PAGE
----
Do Positive Self-Perceptions Have a "Dark Side"? Examination of the Link between Perceptual Bias and Aggression
The hypothesis that positive self-perceptions may have a "dark side" was investigated in the present study by examining the relationship between positively biased self-perceptions and aggression. Ratings of actual and perceived social acceptance of third-grade (n = 278), fourth-grade (n = 260), and fifth-grade (n = 321) students were compared to form a measure of perceptual bias. Peers provided nominations for overt and relational aggression. Gender differences were found for aggression (males were more overtly and relationally aggressive than females) but not perceptual bias. African-American children held more positive perceptions of their social acceptance and were perceived by peers as more aggressive than Caucasian children. Even after controlling for the effects of gender and ethnicity, more positively biased perceptions were associated with more peer nominations for overt and relational aggression. Contrary to an optimal range of bias hypothesis, even moderately positive self-perceptions were associate d with elevated levels of aggression.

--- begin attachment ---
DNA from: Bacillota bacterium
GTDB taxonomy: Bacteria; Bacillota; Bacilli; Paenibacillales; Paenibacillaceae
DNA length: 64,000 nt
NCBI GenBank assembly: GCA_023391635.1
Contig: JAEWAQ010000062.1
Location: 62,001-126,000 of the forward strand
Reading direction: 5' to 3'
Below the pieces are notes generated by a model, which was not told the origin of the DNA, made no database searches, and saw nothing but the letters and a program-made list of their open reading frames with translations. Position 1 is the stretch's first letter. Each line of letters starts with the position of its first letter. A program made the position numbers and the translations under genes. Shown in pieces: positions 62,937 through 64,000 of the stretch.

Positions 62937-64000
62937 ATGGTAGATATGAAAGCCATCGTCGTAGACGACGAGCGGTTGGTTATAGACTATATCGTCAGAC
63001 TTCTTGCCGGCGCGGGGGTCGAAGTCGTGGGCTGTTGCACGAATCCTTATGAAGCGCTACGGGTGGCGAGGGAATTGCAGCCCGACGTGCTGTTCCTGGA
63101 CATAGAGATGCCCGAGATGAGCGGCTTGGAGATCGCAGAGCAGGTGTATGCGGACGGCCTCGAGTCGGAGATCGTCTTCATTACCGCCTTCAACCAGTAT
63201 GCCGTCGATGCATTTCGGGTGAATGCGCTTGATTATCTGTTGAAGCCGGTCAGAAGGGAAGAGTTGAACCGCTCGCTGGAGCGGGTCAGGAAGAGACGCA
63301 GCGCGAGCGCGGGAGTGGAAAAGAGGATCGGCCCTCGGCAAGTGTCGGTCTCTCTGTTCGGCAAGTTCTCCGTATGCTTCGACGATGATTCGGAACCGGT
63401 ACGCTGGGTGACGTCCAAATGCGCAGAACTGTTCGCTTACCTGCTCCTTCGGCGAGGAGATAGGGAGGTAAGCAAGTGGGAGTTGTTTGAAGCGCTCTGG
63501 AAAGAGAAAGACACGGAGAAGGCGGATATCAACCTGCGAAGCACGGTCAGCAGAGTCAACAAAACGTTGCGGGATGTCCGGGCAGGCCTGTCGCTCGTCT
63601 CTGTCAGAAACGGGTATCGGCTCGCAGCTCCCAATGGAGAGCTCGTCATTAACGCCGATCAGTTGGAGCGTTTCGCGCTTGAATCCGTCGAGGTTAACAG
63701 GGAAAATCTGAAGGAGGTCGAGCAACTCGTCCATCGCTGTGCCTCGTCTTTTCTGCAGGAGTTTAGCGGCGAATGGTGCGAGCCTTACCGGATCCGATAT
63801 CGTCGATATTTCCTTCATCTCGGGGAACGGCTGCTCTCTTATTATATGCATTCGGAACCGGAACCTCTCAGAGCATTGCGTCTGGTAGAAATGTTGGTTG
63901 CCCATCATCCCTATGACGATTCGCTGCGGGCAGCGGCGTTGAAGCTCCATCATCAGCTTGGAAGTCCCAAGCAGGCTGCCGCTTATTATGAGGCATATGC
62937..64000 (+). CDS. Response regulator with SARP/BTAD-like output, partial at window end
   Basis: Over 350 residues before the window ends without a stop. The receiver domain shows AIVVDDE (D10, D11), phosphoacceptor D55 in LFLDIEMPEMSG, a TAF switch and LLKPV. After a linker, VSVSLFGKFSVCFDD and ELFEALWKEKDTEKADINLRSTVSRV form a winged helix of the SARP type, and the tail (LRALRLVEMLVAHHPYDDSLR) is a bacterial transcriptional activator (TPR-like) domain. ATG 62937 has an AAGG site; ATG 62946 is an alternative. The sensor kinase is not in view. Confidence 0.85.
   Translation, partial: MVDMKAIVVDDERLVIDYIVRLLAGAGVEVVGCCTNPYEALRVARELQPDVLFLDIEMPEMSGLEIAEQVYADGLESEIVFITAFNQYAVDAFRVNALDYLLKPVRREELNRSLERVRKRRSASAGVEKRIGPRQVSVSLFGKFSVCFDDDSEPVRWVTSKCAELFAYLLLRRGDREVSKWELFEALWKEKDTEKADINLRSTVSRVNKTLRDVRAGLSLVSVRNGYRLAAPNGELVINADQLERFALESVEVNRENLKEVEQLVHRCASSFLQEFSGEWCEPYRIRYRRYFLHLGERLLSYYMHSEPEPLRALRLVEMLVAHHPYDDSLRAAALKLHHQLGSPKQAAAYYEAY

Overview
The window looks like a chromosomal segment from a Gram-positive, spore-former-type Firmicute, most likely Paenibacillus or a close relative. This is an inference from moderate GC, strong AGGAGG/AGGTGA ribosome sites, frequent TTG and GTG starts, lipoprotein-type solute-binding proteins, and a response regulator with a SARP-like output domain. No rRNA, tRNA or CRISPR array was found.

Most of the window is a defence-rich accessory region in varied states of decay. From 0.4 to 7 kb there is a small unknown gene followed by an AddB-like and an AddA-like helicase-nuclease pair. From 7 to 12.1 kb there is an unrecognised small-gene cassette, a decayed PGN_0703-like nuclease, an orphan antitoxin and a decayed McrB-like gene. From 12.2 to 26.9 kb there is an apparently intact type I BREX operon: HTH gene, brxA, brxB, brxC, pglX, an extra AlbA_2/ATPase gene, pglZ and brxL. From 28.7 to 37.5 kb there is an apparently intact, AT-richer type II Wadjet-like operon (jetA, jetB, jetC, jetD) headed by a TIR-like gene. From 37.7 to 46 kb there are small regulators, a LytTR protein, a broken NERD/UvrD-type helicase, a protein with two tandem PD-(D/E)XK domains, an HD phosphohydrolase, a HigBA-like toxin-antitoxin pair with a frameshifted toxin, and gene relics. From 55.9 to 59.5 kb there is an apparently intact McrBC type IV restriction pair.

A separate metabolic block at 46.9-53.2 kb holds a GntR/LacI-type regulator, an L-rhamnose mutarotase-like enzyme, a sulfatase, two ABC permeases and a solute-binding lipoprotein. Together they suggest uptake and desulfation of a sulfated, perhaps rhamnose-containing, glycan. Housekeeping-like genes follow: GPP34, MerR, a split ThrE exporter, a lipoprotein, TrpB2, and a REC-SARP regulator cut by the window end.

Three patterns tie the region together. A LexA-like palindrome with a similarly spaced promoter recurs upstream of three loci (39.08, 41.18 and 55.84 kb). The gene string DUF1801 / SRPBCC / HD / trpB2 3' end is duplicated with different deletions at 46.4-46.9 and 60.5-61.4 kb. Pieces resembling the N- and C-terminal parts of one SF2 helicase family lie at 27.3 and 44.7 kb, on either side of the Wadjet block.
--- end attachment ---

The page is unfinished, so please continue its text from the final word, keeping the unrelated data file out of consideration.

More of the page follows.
Nancy Eisenberg
Recent issues concerning the role of such empathy-related responses as sympathy and personal distress to prosocial and antisocial behavior are discussed, as is the relation of empathy-related responding to situational and dispositional emotionality and regulation. The development and socialization of guilt, shame, and empathy also are discussed briefly. In addition, the role of nonmoral emotions (e.g. anger and sadness), including moods and dispositional differences in negative emotionality and its regulation, in morally relevant behavior, is reviewed.

Preventing Conduct Problems in Head Start Children: Strengthening Parenting Competencies
by the American Psychological Association, Inc.